PROCESS Festival

20 Mar 2010 - 20:30
PROCESS is a 2 day festival focusing on the sound of systems. Terms like 'process-driven' and 'generative' are expanded to include live performances based on breath, a train-yard video that generates rhythms dynamically, and a large metal 'drop machine' which emulates electronics, with no electronics. The program features two evenings of live performances and new-media works, a workshop and a special internet commission.
Both evenings start at 8:30 sharp. Live performances alternate with new-media works available on laptop.
Curated by Luke Munn and Will Gresson

Bicycle Built for Two Thousand
Aaron Koblin and Daniel Massey
In 1962, the song "Daisy Bell" became famous as the first example of musical speech synthesis. For "Bicycle" Koblin and Massey reversed this process, splitting the song up into syllables and outsourcing it to 2,088 workers via Amazon's Mechanical Turk web service. The result is a strange, staggered lullaby sung by the masses, which comments on the shifting landscapes of globalised labor and technology.

Daniel Jenatsch and Samuel Forsythe (with performance group)
Frankfurt, Germany and Berlin, Germany
This collective performance will be based on Jenatsch and Forythe's workshop of the same name, exploring breath as a system: "the tidal in/out, the metered and the asymmetrical, the expansion and contraction of one of the principal rhythms of the body." Replacing sound generators with lungs, and using parameters such as aerobic activity, Breath is a compelling investigation into physicality, minimalism and group action.
Rim Shivers
Luke Munn
Berlin, Germany
This real-time audiovisual work creates a composition based on earthquakes in 8 major pacific rim cities over the last year: Tokyo, Hong-Kong, Lima, Auckland, Los Angeles, Santiago, San Francisco and Manila. Sonified with percussion, the data is translated to metallic scrapes, clanks and low booms in a surprising piece which reveals the chaos - and the patterns - in the earth's cycles.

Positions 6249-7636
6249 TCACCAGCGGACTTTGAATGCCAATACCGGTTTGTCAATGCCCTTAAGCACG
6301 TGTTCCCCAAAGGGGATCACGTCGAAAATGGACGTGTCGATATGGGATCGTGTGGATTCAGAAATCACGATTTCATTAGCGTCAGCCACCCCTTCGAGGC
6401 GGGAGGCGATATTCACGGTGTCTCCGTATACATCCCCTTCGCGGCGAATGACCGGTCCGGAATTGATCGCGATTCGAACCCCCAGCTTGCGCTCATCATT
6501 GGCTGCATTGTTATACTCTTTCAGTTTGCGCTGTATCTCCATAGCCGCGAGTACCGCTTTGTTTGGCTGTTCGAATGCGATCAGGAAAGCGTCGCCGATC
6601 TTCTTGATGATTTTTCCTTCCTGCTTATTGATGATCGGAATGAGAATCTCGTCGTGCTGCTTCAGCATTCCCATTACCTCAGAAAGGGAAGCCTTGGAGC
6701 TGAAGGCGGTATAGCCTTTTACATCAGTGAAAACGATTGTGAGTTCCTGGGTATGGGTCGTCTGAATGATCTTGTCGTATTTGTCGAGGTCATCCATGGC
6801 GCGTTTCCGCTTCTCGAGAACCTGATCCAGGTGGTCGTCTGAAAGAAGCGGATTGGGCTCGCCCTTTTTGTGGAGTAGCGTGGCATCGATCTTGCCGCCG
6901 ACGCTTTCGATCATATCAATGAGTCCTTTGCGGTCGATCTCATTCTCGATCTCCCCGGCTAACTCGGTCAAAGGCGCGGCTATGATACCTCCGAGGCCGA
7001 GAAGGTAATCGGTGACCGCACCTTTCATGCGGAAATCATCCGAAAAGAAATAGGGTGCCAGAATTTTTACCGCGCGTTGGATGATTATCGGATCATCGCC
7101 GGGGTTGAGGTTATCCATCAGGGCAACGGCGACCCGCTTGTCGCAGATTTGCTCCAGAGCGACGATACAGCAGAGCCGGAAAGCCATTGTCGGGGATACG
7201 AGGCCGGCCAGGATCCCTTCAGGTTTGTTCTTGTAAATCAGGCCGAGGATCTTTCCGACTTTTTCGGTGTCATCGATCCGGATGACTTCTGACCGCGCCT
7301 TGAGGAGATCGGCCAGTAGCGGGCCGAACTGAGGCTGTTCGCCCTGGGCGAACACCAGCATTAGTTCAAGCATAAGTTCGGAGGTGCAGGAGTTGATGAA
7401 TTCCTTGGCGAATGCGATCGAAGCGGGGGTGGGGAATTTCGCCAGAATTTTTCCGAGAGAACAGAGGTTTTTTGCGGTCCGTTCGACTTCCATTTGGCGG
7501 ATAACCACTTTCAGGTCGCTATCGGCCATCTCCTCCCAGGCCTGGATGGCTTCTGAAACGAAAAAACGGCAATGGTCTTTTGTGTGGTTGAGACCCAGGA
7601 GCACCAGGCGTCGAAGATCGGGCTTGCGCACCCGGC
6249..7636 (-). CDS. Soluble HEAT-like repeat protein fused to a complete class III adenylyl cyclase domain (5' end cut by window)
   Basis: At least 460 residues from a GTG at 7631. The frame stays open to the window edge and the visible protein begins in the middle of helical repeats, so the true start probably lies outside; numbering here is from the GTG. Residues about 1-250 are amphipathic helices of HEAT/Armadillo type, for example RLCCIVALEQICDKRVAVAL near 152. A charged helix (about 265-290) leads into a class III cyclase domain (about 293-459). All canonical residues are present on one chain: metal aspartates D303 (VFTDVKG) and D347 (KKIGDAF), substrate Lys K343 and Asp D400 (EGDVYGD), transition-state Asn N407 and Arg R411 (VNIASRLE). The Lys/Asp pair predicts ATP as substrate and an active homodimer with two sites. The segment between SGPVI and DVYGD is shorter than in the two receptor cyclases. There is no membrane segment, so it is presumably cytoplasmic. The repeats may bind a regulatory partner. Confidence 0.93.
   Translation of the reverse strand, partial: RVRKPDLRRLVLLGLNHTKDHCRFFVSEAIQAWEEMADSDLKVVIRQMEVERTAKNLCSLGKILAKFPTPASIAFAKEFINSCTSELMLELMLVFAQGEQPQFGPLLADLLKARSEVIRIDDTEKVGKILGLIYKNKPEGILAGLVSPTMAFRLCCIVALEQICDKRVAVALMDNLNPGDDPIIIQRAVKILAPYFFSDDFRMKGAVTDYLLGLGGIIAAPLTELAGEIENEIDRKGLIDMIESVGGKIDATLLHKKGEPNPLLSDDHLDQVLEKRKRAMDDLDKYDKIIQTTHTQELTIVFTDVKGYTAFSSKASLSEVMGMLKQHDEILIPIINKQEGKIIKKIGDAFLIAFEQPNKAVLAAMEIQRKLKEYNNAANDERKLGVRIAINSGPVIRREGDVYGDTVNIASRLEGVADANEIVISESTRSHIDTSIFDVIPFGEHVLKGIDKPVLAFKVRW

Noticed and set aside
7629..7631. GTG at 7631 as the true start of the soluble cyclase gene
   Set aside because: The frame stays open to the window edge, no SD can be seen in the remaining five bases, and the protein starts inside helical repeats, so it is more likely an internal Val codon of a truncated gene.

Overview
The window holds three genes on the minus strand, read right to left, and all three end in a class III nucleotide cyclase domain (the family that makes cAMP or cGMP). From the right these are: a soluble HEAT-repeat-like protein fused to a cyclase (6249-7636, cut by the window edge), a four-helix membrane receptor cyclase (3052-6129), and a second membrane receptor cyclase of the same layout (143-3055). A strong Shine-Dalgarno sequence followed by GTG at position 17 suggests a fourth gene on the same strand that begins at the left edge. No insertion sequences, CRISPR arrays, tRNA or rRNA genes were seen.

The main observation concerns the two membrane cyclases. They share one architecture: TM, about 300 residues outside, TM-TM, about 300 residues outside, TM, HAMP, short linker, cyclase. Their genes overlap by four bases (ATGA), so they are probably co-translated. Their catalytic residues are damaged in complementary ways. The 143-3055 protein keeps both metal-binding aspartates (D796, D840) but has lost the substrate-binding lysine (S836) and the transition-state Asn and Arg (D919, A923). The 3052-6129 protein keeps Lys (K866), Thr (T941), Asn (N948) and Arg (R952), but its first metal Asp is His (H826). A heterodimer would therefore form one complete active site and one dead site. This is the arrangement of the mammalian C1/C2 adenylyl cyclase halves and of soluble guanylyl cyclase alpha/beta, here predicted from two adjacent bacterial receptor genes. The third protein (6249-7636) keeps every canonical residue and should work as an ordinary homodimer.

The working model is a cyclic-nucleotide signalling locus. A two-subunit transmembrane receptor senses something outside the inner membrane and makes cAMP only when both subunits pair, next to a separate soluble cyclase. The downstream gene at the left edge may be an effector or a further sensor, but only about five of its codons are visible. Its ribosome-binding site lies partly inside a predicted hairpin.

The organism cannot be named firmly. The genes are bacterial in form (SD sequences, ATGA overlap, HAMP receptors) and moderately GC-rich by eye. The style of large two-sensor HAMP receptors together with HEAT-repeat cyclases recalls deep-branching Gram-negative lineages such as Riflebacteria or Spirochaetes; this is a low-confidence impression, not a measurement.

51.22, 12.77, 01
Annette Krebs
Berlin, Germany
Performed by Johnny Chang
The concert space itself becomes the basis of this unique, site-specific composition for violin and CD playback. Each sound and tone is identified by the performer and collected to form an acoustic resource pool which is subjected to a set of rules. A compelling work exploring location and the environment by a prolific composer and performer.
Are you looking at me?
Richard Stevens + Dave Raybould
Leeds, UK
In this work, Stevens and Raybould tracked the eye's movements while watching a series of classic film scenes, using the data to re-frame both the audio and visual material. From "Taxi Driver" to "The Shining" and "Singing in the Rain", the pieces flick from a kiss to a lit cigarette, the turn of a door, or a mouth voicing a famous one-liner - with a jittery, nervous audio soundtrack mirroring the frenetic visuals.
we do the same things but I'm always different
Scott McLaughlin
Huddersfield, UK
In this piece for two single-reed instruments, players follow a simple set of interaction rules, oscillating between 'complimenting and contradicting' one another. A custom algorithm from McLaughlin forms the third instrument - breeding new timbres based on the real-time performance and feeding it back into the piece. A compelling work blurring the line between input and output, digital and organic.
Special Events
Eric Laska
Pro Remote
New York City, USA
In this special internet-based work for Process, sound-artist Eric Laska gets at the heart of one of our most common electronic systems: the laptop. Subverting it's usual role as processor or playback device, Laska will directly capture the subtle, inner workings of the laptop and stream the result online over the festival's 2 day period. A long-form, minimal piece which subtly pulls apart notions such as narrative and physicality.
Daniel Jenatsch and Samuel Forsythe
Breath Workshop
Berlin, Germany and Frankfurt, Germany
A free workshop for Jenatsch and Forythe's performance of the same name, where the group will explore breath as a system. Over the course of the afternoon, participants will work through the concepts, structure, and form of the piece, contributing their individual breaths to the chorus, which will perform the same evening. Don't miss this practical, engaging exploration of one of the principal rhythms of the body, and an opportunity to contribute to an exciting music work.